In a similar vein, Alexander Borodin’s ‘How the presence of a vibrant Civil Society triggers Democratisation’ is a fresh comprehensive look at civil society and the implications for the democratisation of countries. While the essay points out that the more vibrant a civil society in a country is, the more it promotes development and democratisation, there is a clear note of warning. Civil society and liberal democracy coexist and overlap, but civil society is not simply a panacea that invokes democracy. Both are essential, and you cannot have one without at least a basic measure of the other. Borodin argues that we should not as much be interested in the selection of one or the other, but in finding settings in which both act together to the greatest effect.
The fifth article in this issue of ESTRO comes from Joe Greenwood. ‘Beyond Focal Points in Coordination Games’ is a thoughtful analysis of Thomas Schelling’s theory of focal points. Schelling argued for intuitively compelling ‘focal points’ as a solution to situations where rational actors should not be able to coordinate effectively, but do. Although recognising Schelling’s seminal contribution to game theory, Greenwood explores the gaps in the explanatory power of the theory, as well as the perpetual tension between theory and reality. He examines focal point theory alongside theories of power and determinism, digging closer to the reason why people coordinate in unpredictable situations.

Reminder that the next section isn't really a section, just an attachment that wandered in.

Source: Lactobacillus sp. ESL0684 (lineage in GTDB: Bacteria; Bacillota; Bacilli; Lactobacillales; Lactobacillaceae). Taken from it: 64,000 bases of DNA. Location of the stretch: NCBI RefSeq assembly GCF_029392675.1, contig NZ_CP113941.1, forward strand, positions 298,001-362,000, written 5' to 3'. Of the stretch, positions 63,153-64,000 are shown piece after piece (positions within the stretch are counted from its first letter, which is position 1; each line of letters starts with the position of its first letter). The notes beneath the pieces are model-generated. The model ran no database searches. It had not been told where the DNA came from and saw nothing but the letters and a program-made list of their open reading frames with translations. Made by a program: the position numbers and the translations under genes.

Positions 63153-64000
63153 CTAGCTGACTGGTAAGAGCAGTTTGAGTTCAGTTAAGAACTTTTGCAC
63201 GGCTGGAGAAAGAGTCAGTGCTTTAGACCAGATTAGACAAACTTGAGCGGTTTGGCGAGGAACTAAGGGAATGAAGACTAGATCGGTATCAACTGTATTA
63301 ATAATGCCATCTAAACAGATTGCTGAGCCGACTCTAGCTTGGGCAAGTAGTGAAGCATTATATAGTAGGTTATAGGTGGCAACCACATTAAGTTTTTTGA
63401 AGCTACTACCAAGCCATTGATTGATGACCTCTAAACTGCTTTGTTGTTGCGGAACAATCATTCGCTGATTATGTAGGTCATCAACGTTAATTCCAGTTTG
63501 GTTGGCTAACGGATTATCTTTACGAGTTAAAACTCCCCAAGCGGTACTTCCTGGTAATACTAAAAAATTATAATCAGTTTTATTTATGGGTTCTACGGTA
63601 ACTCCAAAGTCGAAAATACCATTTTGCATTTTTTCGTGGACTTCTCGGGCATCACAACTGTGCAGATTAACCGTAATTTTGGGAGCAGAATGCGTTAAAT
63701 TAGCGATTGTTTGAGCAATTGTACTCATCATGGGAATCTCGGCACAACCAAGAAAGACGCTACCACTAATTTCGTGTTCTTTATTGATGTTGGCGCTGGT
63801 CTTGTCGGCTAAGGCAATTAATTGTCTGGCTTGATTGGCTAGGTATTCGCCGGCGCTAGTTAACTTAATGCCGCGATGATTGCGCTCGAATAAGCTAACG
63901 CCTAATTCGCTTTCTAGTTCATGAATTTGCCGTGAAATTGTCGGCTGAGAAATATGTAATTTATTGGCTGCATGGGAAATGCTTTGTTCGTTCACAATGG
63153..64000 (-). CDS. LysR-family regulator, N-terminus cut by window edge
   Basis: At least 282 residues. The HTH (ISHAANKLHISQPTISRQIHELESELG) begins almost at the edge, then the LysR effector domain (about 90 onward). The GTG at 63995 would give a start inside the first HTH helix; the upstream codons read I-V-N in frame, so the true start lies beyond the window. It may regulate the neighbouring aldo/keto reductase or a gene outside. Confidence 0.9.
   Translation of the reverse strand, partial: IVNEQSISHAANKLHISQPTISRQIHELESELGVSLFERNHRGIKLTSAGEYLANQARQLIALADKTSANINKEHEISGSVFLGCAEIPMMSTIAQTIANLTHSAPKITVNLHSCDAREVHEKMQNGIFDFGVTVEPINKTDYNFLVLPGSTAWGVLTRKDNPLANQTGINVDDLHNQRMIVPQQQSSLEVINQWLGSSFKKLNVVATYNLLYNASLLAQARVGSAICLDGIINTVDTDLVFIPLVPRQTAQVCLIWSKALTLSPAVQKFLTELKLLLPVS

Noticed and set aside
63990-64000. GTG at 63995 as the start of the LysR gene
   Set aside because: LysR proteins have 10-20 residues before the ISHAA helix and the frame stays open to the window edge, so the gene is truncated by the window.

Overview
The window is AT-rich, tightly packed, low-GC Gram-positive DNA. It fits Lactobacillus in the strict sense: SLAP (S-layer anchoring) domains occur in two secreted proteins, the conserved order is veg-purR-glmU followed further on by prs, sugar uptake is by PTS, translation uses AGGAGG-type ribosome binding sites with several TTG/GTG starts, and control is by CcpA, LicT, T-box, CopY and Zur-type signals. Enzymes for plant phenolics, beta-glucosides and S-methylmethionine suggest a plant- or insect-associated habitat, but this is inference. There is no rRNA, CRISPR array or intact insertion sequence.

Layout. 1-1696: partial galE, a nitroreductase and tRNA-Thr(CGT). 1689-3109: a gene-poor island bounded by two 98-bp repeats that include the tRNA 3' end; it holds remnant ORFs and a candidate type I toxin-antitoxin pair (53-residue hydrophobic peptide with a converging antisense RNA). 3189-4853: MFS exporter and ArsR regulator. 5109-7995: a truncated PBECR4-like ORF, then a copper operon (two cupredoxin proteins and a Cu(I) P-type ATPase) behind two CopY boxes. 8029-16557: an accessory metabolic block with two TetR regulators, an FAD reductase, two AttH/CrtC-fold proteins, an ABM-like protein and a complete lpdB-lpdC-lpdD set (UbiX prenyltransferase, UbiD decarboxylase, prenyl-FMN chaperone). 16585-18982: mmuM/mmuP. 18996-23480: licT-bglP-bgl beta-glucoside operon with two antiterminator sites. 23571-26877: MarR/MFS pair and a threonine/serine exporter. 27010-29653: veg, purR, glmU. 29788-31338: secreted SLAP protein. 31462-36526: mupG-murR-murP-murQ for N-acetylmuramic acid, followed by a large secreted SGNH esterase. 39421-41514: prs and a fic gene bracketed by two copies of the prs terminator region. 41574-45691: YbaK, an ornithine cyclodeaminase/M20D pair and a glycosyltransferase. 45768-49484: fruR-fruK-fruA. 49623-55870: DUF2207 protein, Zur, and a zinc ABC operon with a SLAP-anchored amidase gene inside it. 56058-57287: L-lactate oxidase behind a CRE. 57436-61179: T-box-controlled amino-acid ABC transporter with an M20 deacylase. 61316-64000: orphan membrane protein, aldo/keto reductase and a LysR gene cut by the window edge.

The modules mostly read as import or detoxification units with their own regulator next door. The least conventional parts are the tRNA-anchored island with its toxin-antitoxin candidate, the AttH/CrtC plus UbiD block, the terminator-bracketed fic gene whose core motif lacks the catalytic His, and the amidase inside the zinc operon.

Moving from Schelling to the more famous philosopher Immanuel Kant, the last essay is written by Iulia Minulescu, called ‘Is beauty necessarily accompanied by pleasure?’ Minulescu examines Kant’s claim that the aesthetic judgment is always necessarily accompanied by a feeling of pleasure by comparing two well-known paintings (Dante Rossetti’s Lady Lilith and Salvador Rosa’s The Witch ). She concludes that while our judgements of ugliness may be influenced by ideology, our judgments of beauty are a-temporal and beautiful artworks therefore always aesthetically pleasing.
Different from our usual fare, we close this issue of ESTRO with the results of The Microfiction Challenge of the University of Essex. Microfiction is all about writing concisely, communicating any story or idea in as few words as possible. The contest asked people to send in their microfiction of 10 words or fewer as stories, ideas, on university experiences, or on education. The Microfiction programme is close to our hearts as it encourages students (and staff!) to think and write carefully and efficiently. We received a grand total of 188 submissions, of which the winners and runners-up are printed.
We hope you enjoy reading the essays and examples of microfiction this issue has to offer. As editors we very much enjoy working with other students to deliver the best possible Essex research. ESTRO is always keen to receive new submissions, so please feel free to submit your best work to us. We rely solely on the submissions and reviews of interested students, and as such we want to thank everyone who contributed to this essay of ESTRO, especially the authors and reviewers, for their hard work and dedication.
© Goedele Caluwe and Daan de Lange. This article is licensed under a Creative Commons Attribution 4.0 International Licence (CC BY).